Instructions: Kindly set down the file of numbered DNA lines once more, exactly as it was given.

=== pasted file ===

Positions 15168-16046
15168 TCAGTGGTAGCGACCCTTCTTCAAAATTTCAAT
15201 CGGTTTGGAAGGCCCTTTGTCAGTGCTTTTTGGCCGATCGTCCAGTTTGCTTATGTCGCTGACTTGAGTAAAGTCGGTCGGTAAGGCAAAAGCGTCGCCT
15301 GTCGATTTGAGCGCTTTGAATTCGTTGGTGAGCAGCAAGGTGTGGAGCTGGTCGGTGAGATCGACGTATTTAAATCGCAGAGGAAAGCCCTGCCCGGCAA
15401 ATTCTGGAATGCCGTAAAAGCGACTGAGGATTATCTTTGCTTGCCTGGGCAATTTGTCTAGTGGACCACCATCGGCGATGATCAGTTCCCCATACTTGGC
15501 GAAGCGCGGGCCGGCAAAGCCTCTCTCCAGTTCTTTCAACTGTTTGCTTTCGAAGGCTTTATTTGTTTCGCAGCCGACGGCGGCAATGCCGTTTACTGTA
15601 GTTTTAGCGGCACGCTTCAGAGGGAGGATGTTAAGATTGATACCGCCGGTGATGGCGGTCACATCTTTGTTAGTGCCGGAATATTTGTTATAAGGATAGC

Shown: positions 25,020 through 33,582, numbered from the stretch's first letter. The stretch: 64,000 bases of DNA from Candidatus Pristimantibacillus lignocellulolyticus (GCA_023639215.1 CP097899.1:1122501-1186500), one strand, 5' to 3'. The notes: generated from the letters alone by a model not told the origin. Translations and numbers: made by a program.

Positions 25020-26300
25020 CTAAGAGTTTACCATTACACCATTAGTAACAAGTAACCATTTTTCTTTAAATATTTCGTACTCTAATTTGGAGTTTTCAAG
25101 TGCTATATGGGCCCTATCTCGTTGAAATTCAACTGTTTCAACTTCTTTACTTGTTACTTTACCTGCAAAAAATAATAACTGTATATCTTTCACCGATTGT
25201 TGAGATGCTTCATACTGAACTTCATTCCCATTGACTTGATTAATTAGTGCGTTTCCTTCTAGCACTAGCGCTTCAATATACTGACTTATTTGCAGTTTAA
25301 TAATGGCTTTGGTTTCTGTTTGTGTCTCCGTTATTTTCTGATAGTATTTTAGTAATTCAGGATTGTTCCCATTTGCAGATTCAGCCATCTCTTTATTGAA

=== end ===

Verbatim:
Positions 15168-16046
15168 TCAGTGGTAGCGACCCTTCTTCAAAATTTCAAT
15201 CGGTTTGGAAGGCCCTTTGTCAGTGCTTTTTGGCCGATCGTCCAGTTTGCTTATGTCGCTGACTTGAGTAAAGTCGGTCGGTAAGGCAAAAGCGTCGCCT
15301 GTCGATTTGAGCGCTTTGAATTCGTTGGTGAGCAGCAAGGTGTGGAGCTGGTCGGTGAGATCGACGTATTTAAATCGCAGAGGAAAGCCCTGCCCGGCAA
15401 ATTCTGGAATGCCGTAAAAGCGACTGAGGATTATCTTTGCTTGCCTGGGCAATTTGTCTAGTGGACCACCATCGGCGATGATCAGTTCCCCATACTTGGC
15501 GAAGCGCGGGCCGGCAAAGCCTCTCTCCAGTTCTTTCAACTGTTTGCTTTCGAAGGCTTTATTTGTTTCGCAGCCGACGGCGGCAATGCCGTTTACTGTA
15601 GTTTTAGCGGCACGCTTCAGAGGGAGGATGTTAAGATTGATACCGCCGGTGATGGCGGTCACATCTTTGTTAGTGCCGGAATATTTGTTATAAGGATAGC

Shown: positions 25,020 through 33,582, numbered from the stretch's first letter. The stretch: 64,000 bases of DNA from Candidatus Pristimantibacillus lignocellulolyticus (GCA_023639215.1 CP097899.1:1122501-1186500), one strand, 5' to 3'. The notes: generated from the letters alone by a model not told the origin. Translations and numbers: made by a program.

Positions 25020-26300
25020 CTAAGAGTTTACCATTACACCATTAGTAACAAGTAACCATTTTTCTTTAAATATTTCGTACTCTAATTTGGAGTTTTCAAG
25101 TGCTATATGGGCCCTATCTCGTTGAAATTCAACTGTTTCAACTTCTTTACTTGTTACTTTACCTGCAAAAAATAATAACTGTATATCTTTCACCGATTGT
25201 TGAGATGCTTCATACTGAACTTCATTCCCATTGACTTGATTAATTAGTGCGTTTCCTTCTAGCACTAGCGCTTCAATATACTGACTTATTTGCAGTTTAA
25301 TAATGGCTTTGGTTTCTGTTTGTGTCTCCGTTATTTTCTGATAGTATTTTAGTAATTCAGGATTGTTCCCATTTGCAGATTCAGCCATCTCTTTATTGAA